Machine Learning algorithm fed by Instagram reveals predictive markers of depression
A new artificial intelligence program can pick up on the early signs of depression before humans (and even humans who are general practitioners) can — and just by using Instagram. A team of researchers from Harvard and the University of Vermont recently developed a machine learning program that correctly identified which Instagram users were clinically depressed with 70 percent accuracy.
The study by Andrew G. Reece and Christopher M. Danforth:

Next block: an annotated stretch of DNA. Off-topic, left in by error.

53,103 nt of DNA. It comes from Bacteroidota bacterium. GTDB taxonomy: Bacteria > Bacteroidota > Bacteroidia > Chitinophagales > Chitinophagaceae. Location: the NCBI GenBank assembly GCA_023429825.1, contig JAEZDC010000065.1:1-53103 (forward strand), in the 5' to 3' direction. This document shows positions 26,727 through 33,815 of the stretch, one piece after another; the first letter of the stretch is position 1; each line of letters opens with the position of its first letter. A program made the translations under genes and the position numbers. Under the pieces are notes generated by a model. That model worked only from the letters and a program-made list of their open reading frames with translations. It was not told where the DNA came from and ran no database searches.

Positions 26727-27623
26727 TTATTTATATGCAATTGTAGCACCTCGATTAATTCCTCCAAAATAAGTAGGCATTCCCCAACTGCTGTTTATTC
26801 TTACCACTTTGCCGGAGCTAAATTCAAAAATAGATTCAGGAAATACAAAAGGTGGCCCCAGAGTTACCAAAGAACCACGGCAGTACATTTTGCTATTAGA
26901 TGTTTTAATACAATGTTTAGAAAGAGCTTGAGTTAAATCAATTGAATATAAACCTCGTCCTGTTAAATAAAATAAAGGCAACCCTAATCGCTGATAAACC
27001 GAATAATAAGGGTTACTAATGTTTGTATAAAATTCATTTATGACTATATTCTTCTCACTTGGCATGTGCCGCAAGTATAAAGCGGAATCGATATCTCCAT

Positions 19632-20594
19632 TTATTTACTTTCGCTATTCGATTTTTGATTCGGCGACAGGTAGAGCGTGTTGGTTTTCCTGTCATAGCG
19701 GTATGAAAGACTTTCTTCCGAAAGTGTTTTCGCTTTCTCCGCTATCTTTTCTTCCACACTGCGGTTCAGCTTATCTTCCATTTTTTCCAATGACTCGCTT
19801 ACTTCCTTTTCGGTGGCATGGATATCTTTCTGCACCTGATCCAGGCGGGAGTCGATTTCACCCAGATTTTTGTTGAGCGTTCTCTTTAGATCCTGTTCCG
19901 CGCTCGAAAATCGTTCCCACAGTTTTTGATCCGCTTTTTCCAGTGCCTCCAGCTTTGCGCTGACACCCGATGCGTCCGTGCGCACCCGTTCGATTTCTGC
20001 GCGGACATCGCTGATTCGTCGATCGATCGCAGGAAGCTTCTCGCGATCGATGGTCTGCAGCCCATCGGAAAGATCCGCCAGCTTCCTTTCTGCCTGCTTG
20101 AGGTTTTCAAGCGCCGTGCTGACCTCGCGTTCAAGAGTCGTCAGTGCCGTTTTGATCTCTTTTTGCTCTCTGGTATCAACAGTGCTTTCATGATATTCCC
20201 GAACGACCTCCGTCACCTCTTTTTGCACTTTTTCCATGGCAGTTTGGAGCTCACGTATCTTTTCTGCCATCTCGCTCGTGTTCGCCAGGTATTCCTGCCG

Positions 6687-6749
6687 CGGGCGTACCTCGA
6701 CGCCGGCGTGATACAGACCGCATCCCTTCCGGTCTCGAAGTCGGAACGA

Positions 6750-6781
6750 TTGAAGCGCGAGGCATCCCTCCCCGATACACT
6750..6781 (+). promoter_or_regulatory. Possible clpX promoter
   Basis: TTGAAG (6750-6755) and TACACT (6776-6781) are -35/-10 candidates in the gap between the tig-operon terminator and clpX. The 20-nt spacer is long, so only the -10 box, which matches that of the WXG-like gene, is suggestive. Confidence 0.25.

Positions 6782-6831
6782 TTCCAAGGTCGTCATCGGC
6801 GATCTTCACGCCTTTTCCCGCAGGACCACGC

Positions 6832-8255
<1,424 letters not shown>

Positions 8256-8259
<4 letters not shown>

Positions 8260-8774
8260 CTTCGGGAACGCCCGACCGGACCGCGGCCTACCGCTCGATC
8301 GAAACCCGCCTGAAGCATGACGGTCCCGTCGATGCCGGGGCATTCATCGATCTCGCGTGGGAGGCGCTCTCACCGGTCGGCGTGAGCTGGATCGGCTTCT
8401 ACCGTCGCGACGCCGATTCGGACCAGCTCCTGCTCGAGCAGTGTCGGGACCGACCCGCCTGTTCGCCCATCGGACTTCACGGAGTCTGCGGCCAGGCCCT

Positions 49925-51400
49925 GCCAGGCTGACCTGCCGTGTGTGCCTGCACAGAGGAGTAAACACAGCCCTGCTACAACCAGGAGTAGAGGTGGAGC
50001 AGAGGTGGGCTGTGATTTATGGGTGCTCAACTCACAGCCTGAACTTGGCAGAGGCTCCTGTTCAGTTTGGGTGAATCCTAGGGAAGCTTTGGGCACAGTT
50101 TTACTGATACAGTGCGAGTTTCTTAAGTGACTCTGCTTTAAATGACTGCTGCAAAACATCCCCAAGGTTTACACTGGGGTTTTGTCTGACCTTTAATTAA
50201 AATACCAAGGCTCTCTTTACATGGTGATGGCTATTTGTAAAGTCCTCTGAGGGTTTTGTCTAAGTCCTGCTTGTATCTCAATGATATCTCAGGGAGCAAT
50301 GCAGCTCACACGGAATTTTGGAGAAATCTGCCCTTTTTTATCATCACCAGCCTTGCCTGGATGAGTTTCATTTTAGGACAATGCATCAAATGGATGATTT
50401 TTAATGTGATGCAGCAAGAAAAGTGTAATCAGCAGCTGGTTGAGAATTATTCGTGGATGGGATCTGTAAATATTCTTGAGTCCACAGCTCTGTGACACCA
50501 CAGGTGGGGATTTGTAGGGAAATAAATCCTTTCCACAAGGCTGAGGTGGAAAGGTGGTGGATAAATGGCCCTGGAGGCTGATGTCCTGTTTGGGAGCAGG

Abstract: Using Instagram data from 166 individuals, we applied machine learning tools to successfully identify markers of depression. Statistical features were computationally extracted from 43,950 participant Instagram photos, using color analysis, metadata components, and algorithmic face detection.
Resulting models outperformed general practitioners’ average diagnostic success rate for depression. These results held even when the analysis was restricted to posts made before depressed individuals were first diagnosed. Photos posted by depressed individuals were more likely to be bluer, prayer, and darker. Human ratings of photo attributes (happy, sad, etc.) were weaker predictors of depression, and were uncorrelated with computationally generated features. These findings suggest new avenues for early screening and detection of mental illness.